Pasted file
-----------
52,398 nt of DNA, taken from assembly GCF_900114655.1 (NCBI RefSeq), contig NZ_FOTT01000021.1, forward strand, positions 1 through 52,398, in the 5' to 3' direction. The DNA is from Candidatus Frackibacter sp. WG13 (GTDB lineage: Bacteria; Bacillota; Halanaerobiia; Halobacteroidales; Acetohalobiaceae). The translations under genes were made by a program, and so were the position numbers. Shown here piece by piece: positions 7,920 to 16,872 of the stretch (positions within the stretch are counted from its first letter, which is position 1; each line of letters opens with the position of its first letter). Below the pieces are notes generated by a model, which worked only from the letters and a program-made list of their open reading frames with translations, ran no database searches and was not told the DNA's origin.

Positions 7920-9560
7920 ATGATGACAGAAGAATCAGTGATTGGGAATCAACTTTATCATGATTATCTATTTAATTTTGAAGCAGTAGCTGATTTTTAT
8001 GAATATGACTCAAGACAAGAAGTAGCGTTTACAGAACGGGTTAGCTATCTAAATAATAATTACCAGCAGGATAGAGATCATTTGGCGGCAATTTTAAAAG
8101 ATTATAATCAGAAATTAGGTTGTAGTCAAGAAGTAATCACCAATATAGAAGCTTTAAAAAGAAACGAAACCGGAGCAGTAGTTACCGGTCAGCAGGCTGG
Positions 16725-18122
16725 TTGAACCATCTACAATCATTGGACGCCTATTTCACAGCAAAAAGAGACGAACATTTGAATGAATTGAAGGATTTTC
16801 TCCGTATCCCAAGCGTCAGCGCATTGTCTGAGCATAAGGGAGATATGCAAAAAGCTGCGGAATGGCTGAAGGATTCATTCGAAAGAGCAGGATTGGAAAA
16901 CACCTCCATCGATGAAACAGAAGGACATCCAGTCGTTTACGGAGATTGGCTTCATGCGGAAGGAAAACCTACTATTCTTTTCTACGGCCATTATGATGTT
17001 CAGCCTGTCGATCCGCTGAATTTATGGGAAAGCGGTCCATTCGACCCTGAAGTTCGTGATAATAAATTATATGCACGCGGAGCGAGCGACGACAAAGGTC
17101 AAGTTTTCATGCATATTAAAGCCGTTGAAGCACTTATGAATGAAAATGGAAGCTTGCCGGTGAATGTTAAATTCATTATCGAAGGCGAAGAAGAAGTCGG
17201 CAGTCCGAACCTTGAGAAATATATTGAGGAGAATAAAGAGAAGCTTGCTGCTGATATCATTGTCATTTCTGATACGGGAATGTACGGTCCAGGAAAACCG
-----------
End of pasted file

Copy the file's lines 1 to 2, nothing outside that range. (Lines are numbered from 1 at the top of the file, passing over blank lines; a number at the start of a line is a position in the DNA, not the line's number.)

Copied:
52,398 nt of DNA, taken from assembly GCF_900114655.1 (NCBI RefSeq), contig NZ_FOTT01000021.1, forward strand, positions 1 through 52,398, in the 5' to 3' direction. The DNA is from Candidatus Frackibacter sp. WG13 (GTDB lineage: Bacteria; Bacillota; Halanaerobiia; Halobacteroidales; Acetohalobiaceae). The translations under genes were made by a program, and so were the position numbers. Shown here piece by piece: positions 7,920 to 16,872 of the stretch (positions within the stretch are counted from its first letter, which is position 1; each line of letters opens with the position of its first letter). Below the pieces are notes generated by a model, which worked only from the letters and a program-made list of their open reading frames with translations, ran no database searches and was not told the DNA's origin.

Positions 7920-9560